We currently have surgeons who are trying to establish themselves as experts in performing a certain robotic operation. As an open case, it rarely takes more than about 4-5 hours.
With the robot, it is generally taking around 6 hours as reported in the literature, and morbidity and mortality in expert hands appears to be pretty good.
What is happening in the real world is that surgeons are taking 12 or more hours to perform these operations robotically. I am aware of one death after a 14 hour procedure in another hospital. One case in my own institution took 16 hours, and luckily the patient did well. Of course this sort of data never gets reported publicly.
I am trying to develop a policy on prolonged robotic/laparoscopic surgery. My surgeons say it needs to be evidence-based and are worried it may disenfranchise some of them. One does not want to ruffle feathers, but in my mind, 16 hours represents nothing but surgeon ego taking precedence over patient safety.
Creating an evidence based document is almost impossible as there is only circumstantial and anecdotal evidence. By circumstantial, I mean the knowledge such as the effects of CO2 in prolonged laparoscopy although it has never been scientifically correlated with patient mortality.
You may have heard of the death of a patient in India where during a live laparoscopy demonstration, the visiting Japanese surgeon did not yield to recommendations from the audience that he convert to open surgery. When should a line in the sand be drawn for prolonged robotic/laparoscopic surgery and conversion to open surgery be undertaken?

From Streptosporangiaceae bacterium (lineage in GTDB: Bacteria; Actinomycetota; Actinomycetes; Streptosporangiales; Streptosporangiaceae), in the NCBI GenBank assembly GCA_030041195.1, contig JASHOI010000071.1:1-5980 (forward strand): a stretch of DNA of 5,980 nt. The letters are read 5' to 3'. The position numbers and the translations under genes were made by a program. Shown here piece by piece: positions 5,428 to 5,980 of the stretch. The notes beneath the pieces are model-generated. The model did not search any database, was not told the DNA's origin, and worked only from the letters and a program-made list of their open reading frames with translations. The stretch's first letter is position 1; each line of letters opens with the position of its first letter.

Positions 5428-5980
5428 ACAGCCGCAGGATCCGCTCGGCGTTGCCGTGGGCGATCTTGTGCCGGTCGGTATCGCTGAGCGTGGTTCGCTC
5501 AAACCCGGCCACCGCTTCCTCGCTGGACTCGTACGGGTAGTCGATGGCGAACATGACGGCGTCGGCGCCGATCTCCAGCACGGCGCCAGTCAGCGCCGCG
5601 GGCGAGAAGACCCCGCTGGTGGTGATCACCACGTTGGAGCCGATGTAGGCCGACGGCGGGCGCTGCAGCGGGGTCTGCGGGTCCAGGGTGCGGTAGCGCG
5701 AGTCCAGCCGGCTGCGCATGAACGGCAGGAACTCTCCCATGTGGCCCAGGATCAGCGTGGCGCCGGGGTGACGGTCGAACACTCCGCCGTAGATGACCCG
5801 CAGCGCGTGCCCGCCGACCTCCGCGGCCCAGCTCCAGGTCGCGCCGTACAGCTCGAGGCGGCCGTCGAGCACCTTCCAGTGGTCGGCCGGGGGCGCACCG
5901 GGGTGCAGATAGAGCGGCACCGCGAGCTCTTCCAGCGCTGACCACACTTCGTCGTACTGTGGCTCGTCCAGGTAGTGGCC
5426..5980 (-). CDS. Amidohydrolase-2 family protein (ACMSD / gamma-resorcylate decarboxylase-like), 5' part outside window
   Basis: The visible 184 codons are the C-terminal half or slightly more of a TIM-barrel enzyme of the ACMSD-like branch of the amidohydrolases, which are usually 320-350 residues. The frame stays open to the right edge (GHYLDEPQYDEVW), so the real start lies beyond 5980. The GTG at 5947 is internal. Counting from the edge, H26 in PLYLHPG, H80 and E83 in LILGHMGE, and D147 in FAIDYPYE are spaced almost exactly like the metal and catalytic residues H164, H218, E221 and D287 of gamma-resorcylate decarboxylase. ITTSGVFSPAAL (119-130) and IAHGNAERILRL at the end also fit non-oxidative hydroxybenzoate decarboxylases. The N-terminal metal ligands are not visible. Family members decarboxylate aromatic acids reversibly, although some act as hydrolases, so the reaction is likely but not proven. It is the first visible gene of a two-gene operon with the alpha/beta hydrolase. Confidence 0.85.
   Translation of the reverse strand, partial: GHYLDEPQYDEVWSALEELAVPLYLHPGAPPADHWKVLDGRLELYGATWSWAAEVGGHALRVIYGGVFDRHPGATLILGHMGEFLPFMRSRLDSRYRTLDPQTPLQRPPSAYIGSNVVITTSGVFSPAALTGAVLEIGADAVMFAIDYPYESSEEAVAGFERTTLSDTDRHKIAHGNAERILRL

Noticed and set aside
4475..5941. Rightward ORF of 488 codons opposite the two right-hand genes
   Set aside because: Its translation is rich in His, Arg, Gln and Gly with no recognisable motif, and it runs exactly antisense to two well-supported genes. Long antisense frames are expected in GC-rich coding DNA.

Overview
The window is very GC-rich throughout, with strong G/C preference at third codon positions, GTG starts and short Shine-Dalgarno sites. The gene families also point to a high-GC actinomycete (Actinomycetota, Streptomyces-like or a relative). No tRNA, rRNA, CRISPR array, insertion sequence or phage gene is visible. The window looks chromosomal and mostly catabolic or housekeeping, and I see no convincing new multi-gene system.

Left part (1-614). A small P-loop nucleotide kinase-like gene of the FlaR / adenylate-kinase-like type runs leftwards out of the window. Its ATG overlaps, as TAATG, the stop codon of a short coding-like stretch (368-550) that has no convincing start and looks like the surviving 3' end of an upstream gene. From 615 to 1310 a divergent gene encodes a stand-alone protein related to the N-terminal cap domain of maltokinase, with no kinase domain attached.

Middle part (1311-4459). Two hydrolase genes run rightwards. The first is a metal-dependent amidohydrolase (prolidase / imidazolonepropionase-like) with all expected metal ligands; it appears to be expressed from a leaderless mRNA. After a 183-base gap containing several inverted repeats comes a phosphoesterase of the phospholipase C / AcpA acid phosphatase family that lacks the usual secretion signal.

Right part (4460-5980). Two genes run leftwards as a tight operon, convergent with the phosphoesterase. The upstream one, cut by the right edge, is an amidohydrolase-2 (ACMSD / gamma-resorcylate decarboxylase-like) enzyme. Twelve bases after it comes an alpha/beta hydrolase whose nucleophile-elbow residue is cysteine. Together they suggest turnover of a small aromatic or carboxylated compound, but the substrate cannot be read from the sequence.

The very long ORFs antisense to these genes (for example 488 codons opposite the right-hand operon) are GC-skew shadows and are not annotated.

I had heard about the case that occurred in India. It was a laparoscopic liver resection. I blogged about it on Physician’s Weekly.
I was a chairman of surgery at a community hospital in 1990 when laparoscopic cholecystectomy began in the US. We had the same problems you describe. People were taking hours and hours to do cases. Some felt that there was a stigma attached to the conversion of a case to open, and opening was associated with the word "failure."
Fortunately I had a good group of surgeons working with me. We decided that conversion to open was no longer a case that needed to be discussed at M&M. Instead, the surgeon was to be commended for recognizing that the case was not going to be safely done within a reasonable length of time via the laparoscope. We started out by saying if it was clear that no progress was being made by 2 hours into the case, it should be converted to open.
After a year or so, we all came to the conclusion that 1 hour of no progress was enough, and we converted cases at that time. After 20+ years of doing lap choles, I still used 1 hour as my cutoff although I have aborted laparoscopic cases within 5 minutes on occasion. As the song goes, “You've got to know when to hold 'em, know when to fold 'em.”
I think the biggest problem is that each surgeon must be intellectually honest and admit that the case is going nowhere. This can be overcome if everyone gets on board and doesn't refer to a case that is converted as a failure.
There is no evidence. You and your staff need to decide what the threshold for converting is in your situation. Perhaps 6 hours is the magic number.
My readers may have some suggestions too.